God is sitting there in his temple watching people, who are dead in their sins, come in. The Pharisee comes in and thanks him for not being like other people. He brags about fasting twice a week and tithing. There is no repentance.
"But the tax collector, standing far off, would not even look up to heaven, but was beating his breast and saying, "God, be merciful to me, a sinner.
Do you now see what Jesus is saying in this parable and why Scripture moved Martin Luther to reform the church? Jesus is saying that, as far as the Pharisee's ability to win a game of justification with God is concerned, he is no better off than the tax collector. As a matter of fact, the Pharisee is worse off, because while they're both sinners, the tax collector at least has the sense to recognize his sinfulness and trust God's offer of forgiveness. The point of the parable is that they are both dead, and their only hope is to have faith in someone who can raise the dead. Who will have faith in Jesus Christ?
"Ah, but," you say, "Is there no distinction to be made? Isn't the Pharisee somehow less further along in death than the tax collector? Isn't there a way we can give him a closer place to God for the real goodness he has?"
To which I answer, you are making the same miscalculation as the Pharisee. Sin is sin. Death is death. We are all sinful and we are all going to die, Pharisee and tax collector alike. The difference is that the tax collector knows he's dead and only God can raise him from the dead. The Pharisee, on the other hand, clutching all of his good deeds figured they were more than enough to give him life: what Martin Luther called "works righteousness".
What Jesus is saying in this parable is that no human goodness is good enough. He will not take our cluttered and sinful life into eternity. He will take only the clean emptiness of our death in the power of Jesus' resurrection. He condemns the Pharisee because he takes his stand on a life God cannot use; he commends the tax collector because he rests his case on a death God can use. Because the Pharisee does not confess his sin and death, he cannot receive the gift of resurrection.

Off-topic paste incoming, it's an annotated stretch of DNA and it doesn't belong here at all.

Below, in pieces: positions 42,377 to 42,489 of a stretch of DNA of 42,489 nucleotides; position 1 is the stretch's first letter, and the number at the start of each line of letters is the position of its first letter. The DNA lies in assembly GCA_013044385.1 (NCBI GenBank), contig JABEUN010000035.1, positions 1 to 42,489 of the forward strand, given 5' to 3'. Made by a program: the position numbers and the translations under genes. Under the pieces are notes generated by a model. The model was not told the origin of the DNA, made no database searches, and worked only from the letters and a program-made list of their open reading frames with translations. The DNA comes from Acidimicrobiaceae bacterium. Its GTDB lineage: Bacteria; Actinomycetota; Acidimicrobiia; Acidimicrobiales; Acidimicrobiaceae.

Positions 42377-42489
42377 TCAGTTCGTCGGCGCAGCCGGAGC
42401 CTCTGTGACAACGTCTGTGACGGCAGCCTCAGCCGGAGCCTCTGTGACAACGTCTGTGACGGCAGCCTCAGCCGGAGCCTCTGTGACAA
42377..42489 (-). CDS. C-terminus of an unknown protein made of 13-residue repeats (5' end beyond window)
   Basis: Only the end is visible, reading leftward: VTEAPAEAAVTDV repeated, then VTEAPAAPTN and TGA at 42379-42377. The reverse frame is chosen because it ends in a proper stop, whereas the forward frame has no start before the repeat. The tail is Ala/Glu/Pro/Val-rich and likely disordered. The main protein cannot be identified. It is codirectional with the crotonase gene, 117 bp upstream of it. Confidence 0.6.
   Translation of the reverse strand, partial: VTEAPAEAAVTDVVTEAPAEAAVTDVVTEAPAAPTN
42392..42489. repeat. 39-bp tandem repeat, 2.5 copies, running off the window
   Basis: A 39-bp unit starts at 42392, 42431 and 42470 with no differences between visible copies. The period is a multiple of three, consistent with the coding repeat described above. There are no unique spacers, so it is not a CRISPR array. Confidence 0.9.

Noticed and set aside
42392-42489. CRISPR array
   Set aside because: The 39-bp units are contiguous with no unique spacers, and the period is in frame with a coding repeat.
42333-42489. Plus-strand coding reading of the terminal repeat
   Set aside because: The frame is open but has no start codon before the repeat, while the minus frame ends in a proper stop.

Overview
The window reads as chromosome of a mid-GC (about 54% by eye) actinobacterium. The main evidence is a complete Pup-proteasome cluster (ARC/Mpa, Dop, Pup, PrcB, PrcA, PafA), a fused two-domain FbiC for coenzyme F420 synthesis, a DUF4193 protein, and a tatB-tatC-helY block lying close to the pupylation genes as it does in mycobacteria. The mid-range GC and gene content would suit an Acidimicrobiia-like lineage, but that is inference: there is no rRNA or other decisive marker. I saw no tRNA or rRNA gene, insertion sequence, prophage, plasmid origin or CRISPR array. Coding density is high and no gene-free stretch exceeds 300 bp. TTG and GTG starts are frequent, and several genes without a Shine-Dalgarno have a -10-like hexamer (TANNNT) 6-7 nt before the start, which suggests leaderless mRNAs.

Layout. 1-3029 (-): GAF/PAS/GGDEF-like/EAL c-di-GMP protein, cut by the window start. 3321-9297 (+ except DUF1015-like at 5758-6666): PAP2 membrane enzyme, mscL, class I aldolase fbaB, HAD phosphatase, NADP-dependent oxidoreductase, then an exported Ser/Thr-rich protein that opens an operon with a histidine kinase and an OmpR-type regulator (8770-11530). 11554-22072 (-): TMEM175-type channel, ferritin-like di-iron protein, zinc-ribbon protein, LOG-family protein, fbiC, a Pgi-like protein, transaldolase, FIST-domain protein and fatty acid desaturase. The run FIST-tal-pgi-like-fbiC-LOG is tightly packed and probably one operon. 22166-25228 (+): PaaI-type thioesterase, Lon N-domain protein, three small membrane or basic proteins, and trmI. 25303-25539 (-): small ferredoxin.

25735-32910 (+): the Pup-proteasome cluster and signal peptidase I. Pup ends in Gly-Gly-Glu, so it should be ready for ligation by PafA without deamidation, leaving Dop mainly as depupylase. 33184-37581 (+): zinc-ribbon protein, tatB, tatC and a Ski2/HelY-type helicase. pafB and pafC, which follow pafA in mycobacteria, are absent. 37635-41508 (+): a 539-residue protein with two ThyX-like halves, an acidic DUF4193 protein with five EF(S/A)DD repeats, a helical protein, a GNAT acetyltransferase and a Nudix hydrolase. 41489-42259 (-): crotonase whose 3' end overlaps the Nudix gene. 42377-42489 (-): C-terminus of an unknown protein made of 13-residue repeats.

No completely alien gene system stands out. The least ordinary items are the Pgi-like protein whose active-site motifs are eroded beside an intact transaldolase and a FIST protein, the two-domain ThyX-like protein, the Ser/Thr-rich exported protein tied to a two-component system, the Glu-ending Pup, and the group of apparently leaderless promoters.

If you see my point, you no doubt conclude that the Pharisee is a fool. You are right. But, at this point, we run into another danger. We conclude he must be a rare breed of fool, unwilling to confess his sin and busy doing the bookkeeping of his good deeds. Wrong. We all have that tendency to run from God’s grace straight back to the familiar darkness of the law and works righteousness. We all have some Pharisee in us that wants us to justify ourselves through our own “goodness”. We all have the tendency to deny our own “lostness” and “deadness”.
But then the preacher says, “Jesus came to raise the dead”. Only when we are finally able, with the tax collector, to admit we are dead will we be able to stop balking at God’s grace. The cornerstone of the Lutheran Reformation was, is, and will be – “we are saved by grace through faith”.
Death is absolutely all of the resurrection we can know now. The rest is faith.